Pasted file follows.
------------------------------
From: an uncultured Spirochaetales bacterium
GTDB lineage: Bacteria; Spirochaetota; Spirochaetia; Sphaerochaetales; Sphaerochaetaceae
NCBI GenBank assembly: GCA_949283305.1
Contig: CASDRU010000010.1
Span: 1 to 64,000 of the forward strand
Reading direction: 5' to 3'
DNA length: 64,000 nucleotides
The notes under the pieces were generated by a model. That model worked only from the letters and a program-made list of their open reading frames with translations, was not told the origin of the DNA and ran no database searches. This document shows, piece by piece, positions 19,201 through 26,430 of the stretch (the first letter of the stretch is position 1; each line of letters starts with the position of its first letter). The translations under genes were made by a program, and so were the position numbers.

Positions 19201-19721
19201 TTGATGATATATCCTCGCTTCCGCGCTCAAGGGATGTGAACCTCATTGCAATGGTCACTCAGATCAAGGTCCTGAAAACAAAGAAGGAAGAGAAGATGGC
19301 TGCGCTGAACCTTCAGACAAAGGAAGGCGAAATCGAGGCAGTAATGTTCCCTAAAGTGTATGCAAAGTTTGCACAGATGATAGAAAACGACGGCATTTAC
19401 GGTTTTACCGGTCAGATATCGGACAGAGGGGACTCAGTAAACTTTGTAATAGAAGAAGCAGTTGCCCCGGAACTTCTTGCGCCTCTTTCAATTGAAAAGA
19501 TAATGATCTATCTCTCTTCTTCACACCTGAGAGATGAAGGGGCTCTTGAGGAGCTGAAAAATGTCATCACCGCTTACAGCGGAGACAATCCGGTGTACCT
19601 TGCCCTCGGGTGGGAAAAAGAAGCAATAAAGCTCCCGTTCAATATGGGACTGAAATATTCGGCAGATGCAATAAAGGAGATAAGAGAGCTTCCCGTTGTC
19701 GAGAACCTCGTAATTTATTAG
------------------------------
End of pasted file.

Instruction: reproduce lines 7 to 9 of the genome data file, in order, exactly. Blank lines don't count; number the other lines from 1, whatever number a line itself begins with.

DNA length: 64,000 nucleotides
The notes under the pieces were generated by a model. That model worked only from the letters and a program-made list of their open reading frames with translations, was not told the origin of the DNA and ran no database searches. This document shows, piece by piece, positions 19,201 through 26,430 of the stretch (the first letter of the stretch is position 1; each line of letters starts with the position of its first letter). The translations under genes were made by a program, and so were the position numbers.

Positions 19201-19721